Blood on the Forehead: What I Know About Writing

This is one of the worst books I’ve read about writing. I got hipped to Kerr because she’s supposedly the inspiration for Carol in Price of Salt by the immensely talented Patricia Highsmith. Sadly, Kerr has nothing to offer a discerning reader/writer in any of her many permutations.

The book seems to be created out of an urgent need for cash. There are perhaps 20 pages about the craft of writing wedged in betwixt too many pages of Kerr’s not so great short stories or a few chapters of her tepid novels.

I had hope in the beginning: “The difference between a short story and a novel is the difference between a visit to a nearby town and at trip to another country. To visit the nearby town you don’t pack much, you don’t have as far to go, fewer people are involved, and you take a direct route to your destination.”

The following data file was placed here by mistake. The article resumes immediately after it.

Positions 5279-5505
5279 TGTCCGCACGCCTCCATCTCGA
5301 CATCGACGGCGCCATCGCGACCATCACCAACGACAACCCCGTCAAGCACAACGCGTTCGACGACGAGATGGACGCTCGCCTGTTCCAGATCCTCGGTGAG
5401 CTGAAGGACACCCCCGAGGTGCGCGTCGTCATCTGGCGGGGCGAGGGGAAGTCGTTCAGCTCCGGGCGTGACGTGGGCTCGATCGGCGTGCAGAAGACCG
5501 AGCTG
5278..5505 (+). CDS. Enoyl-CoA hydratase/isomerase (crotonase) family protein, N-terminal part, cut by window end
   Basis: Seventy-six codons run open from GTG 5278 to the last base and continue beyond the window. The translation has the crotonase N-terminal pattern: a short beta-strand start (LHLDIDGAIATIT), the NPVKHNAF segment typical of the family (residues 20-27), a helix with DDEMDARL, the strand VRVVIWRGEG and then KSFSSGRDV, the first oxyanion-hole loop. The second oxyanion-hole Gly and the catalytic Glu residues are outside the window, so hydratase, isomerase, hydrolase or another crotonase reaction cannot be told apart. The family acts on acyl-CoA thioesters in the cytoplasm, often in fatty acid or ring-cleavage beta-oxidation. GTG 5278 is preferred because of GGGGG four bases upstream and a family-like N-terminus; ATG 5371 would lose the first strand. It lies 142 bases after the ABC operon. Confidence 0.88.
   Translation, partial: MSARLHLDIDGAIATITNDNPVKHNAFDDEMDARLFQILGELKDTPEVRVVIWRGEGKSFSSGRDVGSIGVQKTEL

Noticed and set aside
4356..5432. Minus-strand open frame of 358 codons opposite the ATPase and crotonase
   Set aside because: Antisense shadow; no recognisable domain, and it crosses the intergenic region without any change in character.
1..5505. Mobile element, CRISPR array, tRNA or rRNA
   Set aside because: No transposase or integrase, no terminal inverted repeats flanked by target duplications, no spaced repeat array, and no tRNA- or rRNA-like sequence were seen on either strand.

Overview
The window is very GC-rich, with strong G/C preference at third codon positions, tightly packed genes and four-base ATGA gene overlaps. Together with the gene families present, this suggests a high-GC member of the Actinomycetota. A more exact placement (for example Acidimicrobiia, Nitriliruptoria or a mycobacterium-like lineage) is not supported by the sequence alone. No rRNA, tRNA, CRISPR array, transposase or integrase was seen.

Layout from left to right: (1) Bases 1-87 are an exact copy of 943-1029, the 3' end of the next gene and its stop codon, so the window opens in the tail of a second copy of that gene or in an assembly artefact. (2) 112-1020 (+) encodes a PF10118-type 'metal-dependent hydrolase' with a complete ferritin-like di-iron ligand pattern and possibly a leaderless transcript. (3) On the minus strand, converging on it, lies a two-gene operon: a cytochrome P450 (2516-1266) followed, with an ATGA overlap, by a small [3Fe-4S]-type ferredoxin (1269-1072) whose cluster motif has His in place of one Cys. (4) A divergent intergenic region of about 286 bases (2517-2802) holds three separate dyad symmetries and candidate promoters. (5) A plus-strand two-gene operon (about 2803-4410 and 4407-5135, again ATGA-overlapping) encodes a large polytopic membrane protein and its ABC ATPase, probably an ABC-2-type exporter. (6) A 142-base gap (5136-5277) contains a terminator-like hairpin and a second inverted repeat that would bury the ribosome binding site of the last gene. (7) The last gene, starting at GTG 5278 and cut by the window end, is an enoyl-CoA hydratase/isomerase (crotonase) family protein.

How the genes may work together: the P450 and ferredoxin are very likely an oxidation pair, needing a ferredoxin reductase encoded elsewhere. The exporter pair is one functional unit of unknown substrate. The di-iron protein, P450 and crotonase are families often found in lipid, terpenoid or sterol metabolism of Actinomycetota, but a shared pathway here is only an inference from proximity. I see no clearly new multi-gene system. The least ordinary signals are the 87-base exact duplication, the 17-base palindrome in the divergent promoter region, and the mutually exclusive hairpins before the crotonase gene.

Perhaps the most helpful piece of information conveyed was her technique for using posterboard to list out the elements of her stories before she began: NAME, AGE, DESCRIPTION, BACKGROUND, HABITS, BEGINNING, END.

Then she does dumb stuff like qualify her sources: “The famous writer W. Somerset Maugham wrote: ‘There are three rules for writing a novel. Unfortunately, no one knows what they are.'” Did we really need the explanation that Maugham was a famous writer? Didn’t we already know that? This book is clearly not aimed at people like me, lit-nerds.

Possibly the worst abuse she inflicted on my eyes was her explanation of why she assumes a male point of view. “Teachers have told me that boys prefer to read only stories that boys tell. Girls like both. So if I use a male voice, then everyone’s happy.” Except me, frustrated and banging my fists against the willful ignorance of people perpetuating harmful stereotypes.